I know a lot of you are stretched thinner than ever these days between working at home and caring for kids. This post is not intended to put pressure on you! But, if you’re at home and were thinking of tackling even a very minor spring cleaning/gardening/art project, I promise that starting composting will be as easy or easier. It’s a simple but important habit that can get us a little more in touch with Mother Nature’s way of doing things, and it lowers our food waste-related greenhouse gas emissions to slow down climate change. It’s fun and easy to get kids involved with helping, too. I had “learn how to compost” on my to-do list for months, and once we actually got started and realized how easy it is, I wondered why we hadn’t done it sooner.
When organic waste rots in a landfill in the absence of oxygen, it produces methane, a greenhouse gas many times more powerful in the short term than carbon dioxide. When composted, the carbon in the organic waste becomes sequestered in rich, healthy soil: a win-win-win for mitigating climate change, providing nutritious fertilizer, and saving money on both waste management and fertilizer production.
One of my hesitations in getting started was that I associated composting with doing your own gardening. As much as I admire people with green thumbs and want to develop my own one day, we’ve only ever planted a small garden with a few tomato plants and herbs, so we don’t really have the need for a huge amount of soil. Of course, using your final compost product in your own garden is a great option, but if composting and gardening is too much to bite off right now, you don’t have to do both! You can offer to give away your compost to school or community gardens or an interested neighbor, or if you don’t have any takers (or if you need to get rid of some during shelter-in-place so can’t give it to anyone), you can just sprinkle it in the woods, in your yard, or on a median (meaning the soil you’ve made by the end of the composting process–not your food scraps!).
A friend of mine shared this helpful presentation on the basics of getting started with composting. It’s worth reading the whole thing, but I’ll hit the highlights here. The most important thing is getting at least a 2:1 ratio of “brown” (carbon-rich) to “green” (nitrogen-rich) in your compost bin. The color designations are a handy nickname for each category but don’t always correspond to the actual color of what’s in the category. The “green” (nitrogen-rich) category comes mostly from your kitchen: fruit and vegetable scraps and peelings, coffee grounds, and tea leaves, as well as “fresh” (not dried out) plants, like cut flowers, lawn or garden clippings, and fresh leaves. The “brown” (carbon-rich) category is more dried out plants, like pine needles and pine cones, dry leaves, and shredded non-glossy paper and cardboard. We are lucky to have a ton of pine trees in our yard, so when we dump the kitchen food scraps in the compost bin, we just grab a couple of big handfuls of dried pine needles to throw in with them. It’s not a good idea to put meat or dairy products in your bin since they attract animals, so in case you need a reason beyond the initial climate benefit and the pandemic-prevention benefit to move towards a vegan diet, a further benefit is limiting food waste since you won’t have the meat and dairy waste around to have to send to the landfill.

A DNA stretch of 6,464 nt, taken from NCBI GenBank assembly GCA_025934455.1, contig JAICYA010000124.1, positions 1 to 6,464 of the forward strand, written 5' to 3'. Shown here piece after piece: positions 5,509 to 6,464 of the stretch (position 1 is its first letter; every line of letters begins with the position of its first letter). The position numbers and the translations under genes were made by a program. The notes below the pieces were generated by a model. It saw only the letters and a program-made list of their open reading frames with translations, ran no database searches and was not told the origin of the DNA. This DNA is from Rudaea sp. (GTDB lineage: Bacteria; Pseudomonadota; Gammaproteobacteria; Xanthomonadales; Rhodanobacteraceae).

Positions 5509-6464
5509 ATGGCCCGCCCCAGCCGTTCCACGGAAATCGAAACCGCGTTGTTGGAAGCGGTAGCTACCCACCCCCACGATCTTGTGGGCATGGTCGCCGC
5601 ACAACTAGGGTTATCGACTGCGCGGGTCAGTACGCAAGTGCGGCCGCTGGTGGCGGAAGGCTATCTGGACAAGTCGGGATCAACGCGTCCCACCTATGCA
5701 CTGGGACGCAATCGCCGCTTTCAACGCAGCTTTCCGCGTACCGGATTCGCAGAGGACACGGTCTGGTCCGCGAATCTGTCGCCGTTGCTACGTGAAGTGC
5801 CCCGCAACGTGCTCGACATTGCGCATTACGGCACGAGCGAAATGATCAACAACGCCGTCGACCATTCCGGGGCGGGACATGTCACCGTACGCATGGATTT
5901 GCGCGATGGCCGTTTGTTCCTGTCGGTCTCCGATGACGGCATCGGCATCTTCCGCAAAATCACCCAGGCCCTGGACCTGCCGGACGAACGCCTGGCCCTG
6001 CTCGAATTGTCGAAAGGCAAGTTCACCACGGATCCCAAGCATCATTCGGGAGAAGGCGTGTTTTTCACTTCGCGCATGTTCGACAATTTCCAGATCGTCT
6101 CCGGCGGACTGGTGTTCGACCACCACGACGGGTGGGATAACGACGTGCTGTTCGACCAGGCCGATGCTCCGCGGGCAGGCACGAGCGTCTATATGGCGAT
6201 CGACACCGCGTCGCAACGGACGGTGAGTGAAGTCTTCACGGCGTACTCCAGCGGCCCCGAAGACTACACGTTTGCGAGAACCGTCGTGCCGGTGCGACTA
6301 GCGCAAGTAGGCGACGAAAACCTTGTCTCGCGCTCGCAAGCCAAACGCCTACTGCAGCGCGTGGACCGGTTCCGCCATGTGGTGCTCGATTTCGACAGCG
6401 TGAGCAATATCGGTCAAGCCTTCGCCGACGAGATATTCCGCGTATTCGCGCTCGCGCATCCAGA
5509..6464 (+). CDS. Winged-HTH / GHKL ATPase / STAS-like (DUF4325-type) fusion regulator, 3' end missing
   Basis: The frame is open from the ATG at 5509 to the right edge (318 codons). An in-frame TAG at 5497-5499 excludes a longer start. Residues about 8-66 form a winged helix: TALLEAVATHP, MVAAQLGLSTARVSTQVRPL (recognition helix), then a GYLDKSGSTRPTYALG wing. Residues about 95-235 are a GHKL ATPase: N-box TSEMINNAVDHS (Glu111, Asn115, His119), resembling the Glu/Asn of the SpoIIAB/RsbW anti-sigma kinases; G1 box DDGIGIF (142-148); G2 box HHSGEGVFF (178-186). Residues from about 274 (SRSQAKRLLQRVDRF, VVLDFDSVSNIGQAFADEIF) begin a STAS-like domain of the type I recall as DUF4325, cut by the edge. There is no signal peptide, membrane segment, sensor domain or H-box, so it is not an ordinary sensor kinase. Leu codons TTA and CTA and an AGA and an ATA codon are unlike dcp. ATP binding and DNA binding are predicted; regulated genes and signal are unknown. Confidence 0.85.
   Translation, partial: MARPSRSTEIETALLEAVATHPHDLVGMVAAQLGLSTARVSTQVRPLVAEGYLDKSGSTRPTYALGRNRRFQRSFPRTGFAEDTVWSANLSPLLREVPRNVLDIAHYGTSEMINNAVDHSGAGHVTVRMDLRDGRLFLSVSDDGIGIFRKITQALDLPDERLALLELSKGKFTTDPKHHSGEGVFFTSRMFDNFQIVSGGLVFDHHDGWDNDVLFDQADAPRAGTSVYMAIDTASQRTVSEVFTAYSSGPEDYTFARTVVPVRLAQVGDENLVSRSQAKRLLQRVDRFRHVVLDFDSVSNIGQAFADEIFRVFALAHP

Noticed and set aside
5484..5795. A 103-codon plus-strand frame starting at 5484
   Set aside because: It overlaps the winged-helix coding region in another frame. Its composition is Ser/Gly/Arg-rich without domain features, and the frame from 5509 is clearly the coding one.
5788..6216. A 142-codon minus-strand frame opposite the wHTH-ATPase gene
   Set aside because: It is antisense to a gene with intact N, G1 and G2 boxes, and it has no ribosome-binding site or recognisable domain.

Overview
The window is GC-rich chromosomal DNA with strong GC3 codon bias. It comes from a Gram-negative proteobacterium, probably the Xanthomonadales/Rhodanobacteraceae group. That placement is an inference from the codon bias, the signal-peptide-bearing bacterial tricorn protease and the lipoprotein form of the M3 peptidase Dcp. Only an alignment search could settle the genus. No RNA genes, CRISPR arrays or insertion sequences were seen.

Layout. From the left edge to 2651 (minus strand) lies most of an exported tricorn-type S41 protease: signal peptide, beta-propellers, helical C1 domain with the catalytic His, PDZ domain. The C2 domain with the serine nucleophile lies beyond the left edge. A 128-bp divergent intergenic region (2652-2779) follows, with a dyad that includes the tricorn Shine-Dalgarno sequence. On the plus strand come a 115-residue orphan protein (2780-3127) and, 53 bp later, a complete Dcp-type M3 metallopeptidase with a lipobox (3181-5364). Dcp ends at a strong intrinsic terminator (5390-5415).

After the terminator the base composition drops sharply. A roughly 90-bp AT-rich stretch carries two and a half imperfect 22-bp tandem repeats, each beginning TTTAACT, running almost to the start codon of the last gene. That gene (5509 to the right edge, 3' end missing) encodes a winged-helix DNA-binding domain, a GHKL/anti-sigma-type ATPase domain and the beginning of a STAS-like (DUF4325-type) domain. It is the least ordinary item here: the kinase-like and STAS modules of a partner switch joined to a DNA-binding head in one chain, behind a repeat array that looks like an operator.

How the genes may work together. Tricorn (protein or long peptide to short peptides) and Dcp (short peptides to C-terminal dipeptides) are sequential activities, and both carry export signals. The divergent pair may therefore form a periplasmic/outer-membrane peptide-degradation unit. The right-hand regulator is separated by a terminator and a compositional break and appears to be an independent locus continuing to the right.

Sources I’ve read are mixed on how much moisture to allow into your compost bin. It seems like the consensus is that you need some moisture but you don’t want it sopping wet. There are plenty of options of how to set up your compost (in a bin or even in a pit in a shaded area of your yard), but I’ll share our specifics just to make things easy if you want to use the same products. We used this inexpensive outdoor open bin, which our kids enjoyed helping set up. We keep this bin on our kitchen counter to collect our “green” kitchen scraps, and then when it gets almost full and we dump them in the bin outside, we grab some handfuls of dry pine needles (about twice the volume of the kitchen scraps) to throw in with them, and drape a small tarp loosely over the top of the contents of the outdoor bin so that it gets a little moisture inside without getting soaked when it rains. We turn the contents of the bin every 2-4 weeks with this pitchfork. We’ve only been composting for a couple of months, so our product hasn’t fully turned into soil yet, but it looks like it’s on the right track. We get some fruit fly-looking bugs flying around the pile but from what I hear it’s normal to have some bugs, and the number hasn’t gotten out of control or bothered us.
And that’s it! Shorter than my usual posts. We’re not composting experts, but there’s really not much to it, so I wanted to go ahead and share to encourage others to give it a try too. Feel free to reach out with tips, insights, or questions, and happy composting!